Here are 5 tools I use to completely take control of my web browsing experience in: speed, security, productivity, convenience, and even creativity. This list is great for designers, developers, and casual browsers alike.
1. Firefox (Web Browser)
Firefox is the king of all browsers. I will accept the use of Chrome or Safari, but if you’re still using Internet Explorer, I’m going to hit you with the “evolution” stick. It’s time to upgrade. Firefox is a free and open source web browser from Mozilla. That being said, it’s already leaps and bounds ahead of competitors.
Most of the following tools require Firefox so it’s time to pick it up if you don’t already have it.
2. Firebug (Firefox Add-on)
Firebug is very useful for testing web pages for errors and for applying CSS style tests before actually implementing them. I’ve also used Firebug in other ways, removing portions of a page so I could read an article, or copy some reference text, etc.
3. Stylish (Firefox Add-on) | paired with userstyles.org
Stylish allows you to style websites and the browser itself to your liking. For instance, I have a ton of bookmarks and there is no scrollbar by default. I’d have to press the down arrow on my keyboard and wait. But now, with Stylish, I’ve added a scrollbar and I can zip through and find things quickly.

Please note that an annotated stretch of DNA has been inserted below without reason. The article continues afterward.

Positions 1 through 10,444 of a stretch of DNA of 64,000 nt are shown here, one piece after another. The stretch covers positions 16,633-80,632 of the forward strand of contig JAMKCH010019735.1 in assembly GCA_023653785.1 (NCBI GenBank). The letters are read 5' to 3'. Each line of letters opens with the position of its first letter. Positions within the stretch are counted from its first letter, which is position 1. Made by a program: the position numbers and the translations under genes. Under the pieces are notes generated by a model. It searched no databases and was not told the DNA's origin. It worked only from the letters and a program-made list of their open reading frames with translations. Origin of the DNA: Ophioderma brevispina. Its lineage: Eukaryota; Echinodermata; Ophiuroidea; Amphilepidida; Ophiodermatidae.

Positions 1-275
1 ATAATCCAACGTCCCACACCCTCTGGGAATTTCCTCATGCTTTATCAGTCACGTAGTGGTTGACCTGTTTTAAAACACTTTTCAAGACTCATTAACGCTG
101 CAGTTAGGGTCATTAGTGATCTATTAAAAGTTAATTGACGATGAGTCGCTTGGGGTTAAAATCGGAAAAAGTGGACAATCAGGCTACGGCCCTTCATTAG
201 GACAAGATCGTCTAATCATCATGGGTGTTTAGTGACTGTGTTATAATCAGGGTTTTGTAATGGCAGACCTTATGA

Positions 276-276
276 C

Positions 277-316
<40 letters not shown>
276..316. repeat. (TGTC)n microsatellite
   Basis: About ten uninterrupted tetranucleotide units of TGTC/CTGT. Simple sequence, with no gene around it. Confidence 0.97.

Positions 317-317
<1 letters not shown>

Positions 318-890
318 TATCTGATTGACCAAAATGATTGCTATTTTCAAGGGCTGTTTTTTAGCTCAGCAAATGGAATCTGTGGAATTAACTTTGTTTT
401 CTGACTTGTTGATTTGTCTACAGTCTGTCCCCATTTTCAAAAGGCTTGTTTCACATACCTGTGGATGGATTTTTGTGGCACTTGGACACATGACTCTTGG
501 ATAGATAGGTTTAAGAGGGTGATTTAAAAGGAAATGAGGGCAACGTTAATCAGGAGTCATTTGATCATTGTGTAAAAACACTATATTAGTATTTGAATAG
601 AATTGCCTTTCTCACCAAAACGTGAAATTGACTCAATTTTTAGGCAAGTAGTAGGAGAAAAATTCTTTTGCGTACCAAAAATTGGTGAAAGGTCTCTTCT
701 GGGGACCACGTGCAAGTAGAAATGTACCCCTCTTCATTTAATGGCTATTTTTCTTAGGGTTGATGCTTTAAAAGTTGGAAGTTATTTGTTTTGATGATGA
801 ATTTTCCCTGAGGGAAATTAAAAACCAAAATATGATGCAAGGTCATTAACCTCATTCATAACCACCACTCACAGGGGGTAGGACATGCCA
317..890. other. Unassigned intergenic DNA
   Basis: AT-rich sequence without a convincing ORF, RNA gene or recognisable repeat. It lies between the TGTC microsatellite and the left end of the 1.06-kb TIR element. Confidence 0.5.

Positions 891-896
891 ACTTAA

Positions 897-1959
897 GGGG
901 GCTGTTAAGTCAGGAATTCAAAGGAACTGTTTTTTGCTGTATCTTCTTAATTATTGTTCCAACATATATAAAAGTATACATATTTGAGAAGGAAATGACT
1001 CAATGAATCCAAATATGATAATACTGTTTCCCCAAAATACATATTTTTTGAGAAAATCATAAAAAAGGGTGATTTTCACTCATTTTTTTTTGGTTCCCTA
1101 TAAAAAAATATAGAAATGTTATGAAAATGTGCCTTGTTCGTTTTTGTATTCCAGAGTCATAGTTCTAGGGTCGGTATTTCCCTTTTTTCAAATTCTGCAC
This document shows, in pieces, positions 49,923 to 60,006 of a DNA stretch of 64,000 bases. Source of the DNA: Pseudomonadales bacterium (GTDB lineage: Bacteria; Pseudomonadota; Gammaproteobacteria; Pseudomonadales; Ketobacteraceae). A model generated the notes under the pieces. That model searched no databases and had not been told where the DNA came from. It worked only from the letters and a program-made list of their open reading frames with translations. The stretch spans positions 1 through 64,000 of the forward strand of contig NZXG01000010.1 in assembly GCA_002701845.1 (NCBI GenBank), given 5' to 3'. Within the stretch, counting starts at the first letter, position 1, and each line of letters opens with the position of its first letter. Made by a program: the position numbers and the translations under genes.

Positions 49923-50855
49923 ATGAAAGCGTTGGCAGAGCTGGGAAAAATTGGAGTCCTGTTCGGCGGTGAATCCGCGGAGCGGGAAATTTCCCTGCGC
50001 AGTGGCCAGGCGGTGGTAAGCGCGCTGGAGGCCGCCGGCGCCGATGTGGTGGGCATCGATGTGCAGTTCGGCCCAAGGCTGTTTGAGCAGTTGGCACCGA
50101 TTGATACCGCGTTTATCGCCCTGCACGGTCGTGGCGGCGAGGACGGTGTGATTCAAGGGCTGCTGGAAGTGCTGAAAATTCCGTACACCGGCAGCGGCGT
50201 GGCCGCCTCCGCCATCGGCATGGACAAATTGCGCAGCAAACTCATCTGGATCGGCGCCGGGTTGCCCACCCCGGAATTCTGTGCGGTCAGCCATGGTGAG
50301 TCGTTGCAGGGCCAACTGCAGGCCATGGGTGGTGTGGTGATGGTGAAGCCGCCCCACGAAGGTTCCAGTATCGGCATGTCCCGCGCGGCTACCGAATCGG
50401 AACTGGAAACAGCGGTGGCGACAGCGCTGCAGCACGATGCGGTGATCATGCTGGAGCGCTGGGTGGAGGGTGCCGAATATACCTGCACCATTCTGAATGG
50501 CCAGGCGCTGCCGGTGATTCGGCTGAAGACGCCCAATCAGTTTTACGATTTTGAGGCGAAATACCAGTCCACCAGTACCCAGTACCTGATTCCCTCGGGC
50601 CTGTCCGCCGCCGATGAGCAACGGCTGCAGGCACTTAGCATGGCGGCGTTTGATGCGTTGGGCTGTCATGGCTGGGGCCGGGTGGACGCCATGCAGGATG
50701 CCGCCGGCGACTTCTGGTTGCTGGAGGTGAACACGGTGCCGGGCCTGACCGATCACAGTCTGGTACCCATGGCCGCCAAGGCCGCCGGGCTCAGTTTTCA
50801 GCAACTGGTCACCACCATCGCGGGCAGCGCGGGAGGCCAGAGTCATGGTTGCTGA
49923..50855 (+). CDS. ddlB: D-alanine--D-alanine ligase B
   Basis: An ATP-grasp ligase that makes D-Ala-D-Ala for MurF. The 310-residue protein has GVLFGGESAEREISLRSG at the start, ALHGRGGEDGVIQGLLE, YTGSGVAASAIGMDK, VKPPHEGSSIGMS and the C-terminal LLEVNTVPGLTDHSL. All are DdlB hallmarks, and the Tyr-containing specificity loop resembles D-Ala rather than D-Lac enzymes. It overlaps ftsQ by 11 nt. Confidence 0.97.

4. Greasemonkey (Firefox Add-on) | paired with userscripts.org
Greasemonkey allows you to add scripts to websites. It’s similar to Stylish, but you can do much more advanced things with it. For example, altering Facebook’s UI is pretty popular. I’ve added a script that allows me to view and download photo albums with ease. Greasemonkey and Stylish essentially allow you to redesign the web as you see fit. Instead of being a consumer in the mass millions, complaining about features you want, just add them yourself!
5. iMacros (Firefox Add-on)
iMacros is really handy for automating repetitive and data-entry type tasks. I was managing a Facebook page for a client and they could only afford to pay me once a month to manage it and go through and clean up spam (it was wildly popular page).
Using iMacros, I could record deleting one of those annoying Animal Farm requests (this was before Facebook had better blocking capabilities), then, once I recorded that action, I could set it to replay 1000 times and walk away, come back later, job done. This is the same technique I used for accepting friends requests and there are endless other uses for automation.
I’d love to hear other uses for these tools that you may have. Also, recommendations for other great web tools.